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303 The Relationship between Employability and Training

Authors: X. Mamaqi, J.Miguel, P. Olave

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The aim of this paper is to provide an empirical evidence about the effects that the management of continuous training have on employability (or employment stability) in the Spanish labour market. With this purpose a binary logit model with interaction effect is been used. The dependent variable includes two situations of the active workers: continuous and discontinuous employability. To distinguish between them an Employability Index Stability (ESI) was calculated taking into account two factors: time worked and job security. Various aspects of the continuous training and personal workers data are used as independent variables. The data obtained from a survey of a sample of 918 employed have revealed a relationship between the likelihood of continuous employability and continuous training received. The empirical results support the positive and significant relationship between various aspects of the training provided by firms and employability likelihood of the workers, postulate alike from a theoretical point of view.

Keywords: training management, employability/employmentstability, binary logit model, interaction effect, Spanish marketlabour.

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302 Virtual Training, Human-Computer and Software Interactions, and Social-Based Embodiness

Authors: Philippe Fauquet-Alekhine

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For professions of high risk industries, simulation training has always been thought in terms of high degree of fidelity regarding the real operational situation. Due to the recent progress, this way of training is changing, modifying the human-computer and software interactions: the interactions between trainees during simulation training session tend to become virtual, transforming the social-based embodiness (the way subjects integrate social skills for interpersonal relationship with co-workers). On the basis of the analysis of eight different profession trainings, a categorization of interactions has help to produce an analytical tool, the social interactions table. This tool may be very valuable to point out the changes of social interactions when the training sessions are skipping from a high fidelity simulator to a virtual simulator. In this case, it helps the designers of professional training to analyze and to assess the consequences of the potential lack the social-based embodiness.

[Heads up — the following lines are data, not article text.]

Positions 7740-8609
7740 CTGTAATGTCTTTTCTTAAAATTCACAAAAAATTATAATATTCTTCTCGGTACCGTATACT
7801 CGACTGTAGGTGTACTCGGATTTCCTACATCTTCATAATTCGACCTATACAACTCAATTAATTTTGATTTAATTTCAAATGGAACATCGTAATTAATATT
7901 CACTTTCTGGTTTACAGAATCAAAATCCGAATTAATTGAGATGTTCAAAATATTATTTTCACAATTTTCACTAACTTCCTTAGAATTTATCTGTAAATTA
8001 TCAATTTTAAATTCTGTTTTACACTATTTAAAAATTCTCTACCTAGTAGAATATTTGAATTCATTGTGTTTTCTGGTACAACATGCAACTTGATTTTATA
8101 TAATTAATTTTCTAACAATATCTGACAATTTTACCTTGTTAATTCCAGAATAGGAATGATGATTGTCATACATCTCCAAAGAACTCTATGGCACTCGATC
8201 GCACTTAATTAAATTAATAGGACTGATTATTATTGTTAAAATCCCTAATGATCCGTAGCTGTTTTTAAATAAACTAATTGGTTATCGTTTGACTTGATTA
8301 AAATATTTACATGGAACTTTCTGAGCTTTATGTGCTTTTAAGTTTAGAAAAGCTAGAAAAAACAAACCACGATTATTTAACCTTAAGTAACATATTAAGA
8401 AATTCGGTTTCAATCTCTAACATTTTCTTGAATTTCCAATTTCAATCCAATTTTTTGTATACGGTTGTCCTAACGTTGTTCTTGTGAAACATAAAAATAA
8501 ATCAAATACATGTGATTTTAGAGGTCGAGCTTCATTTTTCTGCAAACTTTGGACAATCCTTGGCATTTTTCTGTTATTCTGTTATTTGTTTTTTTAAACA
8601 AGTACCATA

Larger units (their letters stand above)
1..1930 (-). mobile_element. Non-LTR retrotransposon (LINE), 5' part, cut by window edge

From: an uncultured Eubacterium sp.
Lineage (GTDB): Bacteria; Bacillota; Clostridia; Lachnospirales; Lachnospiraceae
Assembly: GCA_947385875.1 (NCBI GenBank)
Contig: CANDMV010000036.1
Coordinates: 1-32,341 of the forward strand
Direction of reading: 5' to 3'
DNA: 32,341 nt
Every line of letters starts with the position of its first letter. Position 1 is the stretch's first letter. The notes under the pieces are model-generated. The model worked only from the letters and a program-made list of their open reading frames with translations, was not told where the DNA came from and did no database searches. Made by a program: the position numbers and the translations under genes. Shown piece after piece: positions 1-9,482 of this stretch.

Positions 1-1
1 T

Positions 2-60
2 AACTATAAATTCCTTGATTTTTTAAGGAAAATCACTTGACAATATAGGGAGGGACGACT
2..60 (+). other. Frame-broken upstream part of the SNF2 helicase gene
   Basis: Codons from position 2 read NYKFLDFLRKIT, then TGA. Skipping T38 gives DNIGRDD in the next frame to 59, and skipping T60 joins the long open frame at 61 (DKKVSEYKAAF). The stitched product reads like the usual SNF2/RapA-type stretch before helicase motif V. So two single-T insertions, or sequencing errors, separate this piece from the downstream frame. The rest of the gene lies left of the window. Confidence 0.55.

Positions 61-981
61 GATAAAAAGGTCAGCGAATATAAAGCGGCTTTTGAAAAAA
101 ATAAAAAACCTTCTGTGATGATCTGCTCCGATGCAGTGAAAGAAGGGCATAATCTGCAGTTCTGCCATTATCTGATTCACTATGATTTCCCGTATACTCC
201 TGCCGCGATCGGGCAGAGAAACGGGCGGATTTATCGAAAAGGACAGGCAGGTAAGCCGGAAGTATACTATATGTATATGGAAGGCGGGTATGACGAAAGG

Keywords: Interface, interaction, simulator, virtual training.

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301 Establishing of Education Strategy in New Technological Environments with using Student Feedback

Authors: Ali Kartal

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According to the new developments in the field of information and communication technologies, the necessity arises for active use of these new technologies in education. It is clear that the integration of technology in education system will be different for primary-higher education or traditional- distance education. In this study, the subject of the integration of technology for distance education was discussed. The subject was taken from the viewpoint of students. With using the information of student feedback about education program in which new technological medias are used, how can survey variables can be separated into the factors as positive, negative and supporter and how can be redesigned education strategy of the higher education associations with the examining the variables of each determinated factor is explained. The paper concludes with the recommendations about the necessitity of working as a group of different area experts and using of numerical methods in establishing of education strategy to be successful.

Keywords: Distance education, student feedback, working as a group, numerical methods.

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300 Enhancing Human-Computer Interaction and Feedback in Touchscreen Icon

Authors: Hsinfu Huang Li-Hao Chen